Manish Kaushik overcame bicep tear, mental block to claim gold at Boxam!

The Indian boxer, who underwent surgery, took top spot in the 63kg category in his first international competition in a year

By Samrat Chakraborty

Last week saw Tokyo-bound boxer Manish Kaushik (63 kg) win gold in his first competitive outing in over a year at the Boxam International Tournament in Castellon, Spain.

He defeated Denmark's Nikolai Terteryan in a split decision in the final. The Indian had earlier beaten world number four Kazakh Safiullin Zakir in the second round.

The fact that he was returning from a right bicep injury, sustained during his win over CWG champion Harrison Garside of Australia while securing an Olympic quota, makes the win more special.

“Initially, I thought it was just swelling and played the bout against Garside with it as it was my chance to qualify for the Olympics. Under the lockdown, I could only do shadow boxing and fitness drills at home and when the swelling and pain did not subside, I informed the coaches and the bicep tear was diagnosed,” said Kaushik to Indian Express.

He had to go under the knife and after the surgery, he started his rehab at the Army Sports Institute in Pune.

“Like any athlete, I faced some fear of operation and whether I will be able to make a comeback or not. Dr Pardiwala made sure that he had regular sessions with me and my physio Aalaap would regularly update him and coaches about the rehab process."

His weight increased to 75 kg during the recovery process and his coach Jai Singh Patil worked on his diet once he started training in September.

Post-rehab, when he joined the national camp coach CA Kuttappa and high-performance director Santiago Nieva made him spar with lower weight boxers to regain his agility in the ring. Gradually, he went on to fight against heavier category boxers to get in the groove.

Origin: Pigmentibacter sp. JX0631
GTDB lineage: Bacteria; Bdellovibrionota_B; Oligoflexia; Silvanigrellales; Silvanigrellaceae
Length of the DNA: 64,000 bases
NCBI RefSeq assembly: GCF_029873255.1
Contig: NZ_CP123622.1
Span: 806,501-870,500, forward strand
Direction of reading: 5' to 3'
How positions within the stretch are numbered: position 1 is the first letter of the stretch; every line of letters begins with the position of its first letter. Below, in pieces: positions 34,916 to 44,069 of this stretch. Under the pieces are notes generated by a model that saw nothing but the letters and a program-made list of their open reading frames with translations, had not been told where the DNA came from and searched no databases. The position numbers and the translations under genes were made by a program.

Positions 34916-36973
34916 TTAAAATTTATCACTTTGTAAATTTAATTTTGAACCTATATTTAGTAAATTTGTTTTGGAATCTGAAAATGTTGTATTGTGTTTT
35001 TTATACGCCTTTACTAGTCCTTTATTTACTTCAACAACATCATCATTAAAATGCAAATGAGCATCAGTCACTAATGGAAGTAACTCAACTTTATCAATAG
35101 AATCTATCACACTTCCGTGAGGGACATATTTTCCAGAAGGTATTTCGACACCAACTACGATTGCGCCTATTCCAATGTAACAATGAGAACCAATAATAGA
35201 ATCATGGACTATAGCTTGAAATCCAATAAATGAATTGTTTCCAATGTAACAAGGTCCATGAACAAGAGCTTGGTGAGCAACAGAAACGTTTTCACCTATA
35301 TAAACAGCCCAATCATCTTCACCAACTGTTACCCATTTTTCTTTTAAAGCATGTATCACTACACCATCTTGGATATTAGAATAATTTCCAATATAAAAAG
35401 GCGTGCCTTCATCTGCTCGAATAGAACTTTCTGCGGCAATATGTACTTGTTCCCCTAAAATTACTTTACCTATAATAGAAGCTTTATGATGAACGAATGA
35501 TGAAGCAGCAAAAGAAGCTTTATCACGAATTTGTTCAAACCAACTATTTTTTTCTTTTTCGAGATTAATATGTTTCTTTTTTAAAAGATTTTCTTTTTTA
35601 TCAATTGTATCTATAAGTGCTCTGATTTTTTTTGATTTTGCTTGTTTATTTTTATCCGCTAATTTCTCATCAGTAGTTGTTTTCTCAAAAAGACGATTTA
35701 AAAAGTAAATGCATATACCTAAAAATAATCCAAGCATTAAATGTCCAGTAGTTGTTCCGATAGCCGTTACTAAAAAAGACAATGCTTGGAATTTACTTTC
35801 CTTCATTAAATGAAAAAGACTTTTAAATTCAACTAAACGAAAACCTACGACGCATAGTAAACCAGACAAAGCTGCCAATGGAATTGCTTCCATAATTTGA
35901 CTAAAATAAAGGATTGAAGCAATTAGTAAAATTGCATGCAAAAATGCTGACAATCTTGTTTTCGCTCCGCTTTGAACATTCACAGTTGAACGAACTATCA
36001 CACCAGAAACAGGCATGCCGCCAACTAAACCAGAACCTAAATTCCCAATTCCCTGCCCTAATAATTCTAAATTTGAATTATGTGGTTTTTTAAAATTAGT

However, he was unable to give his 100 per cent in the ring due to a mental block. Overcoming it was a challenge.

“The injury meant that I had a mental block in terms of international competition as well as fear of injuring the bicep again initially,” admitted the 25-year-old.

“But once the coaches and I realised that I was playing without the fear, it was about executing the plans in Spain.”

Winning against Zakir in a comeback tournament is no mean feat and Nieva believes if the 25-year-old can add a few more tricks to his sleeve then he would be unstoppable.

"Manish reminded me of his old self in Spain and I am glad about his progress. The win against Kazakh boxer, who was trying to impose himself, showed that Manish’s movement and long-distance punches were back to best. In the past, Manish has faced some problem in facing counter punch boxers like himself and the Danish boxer was of the same. But Manish matched him tactically and his combinations of punches helped him. - India's high performance director Santiago Nieva

"A boxer like (Andy) Cruz is a counter puncher boxer with more agility in the ring and Manish did match him in world championships. He needs to add some more variations to have success against boxers like Cruz or (Hovhannes) Bachkov and also to land more punches when they are in close range. The main challenge is to lead them to catch Manish instead of Manish catching them,” expressed Nieva.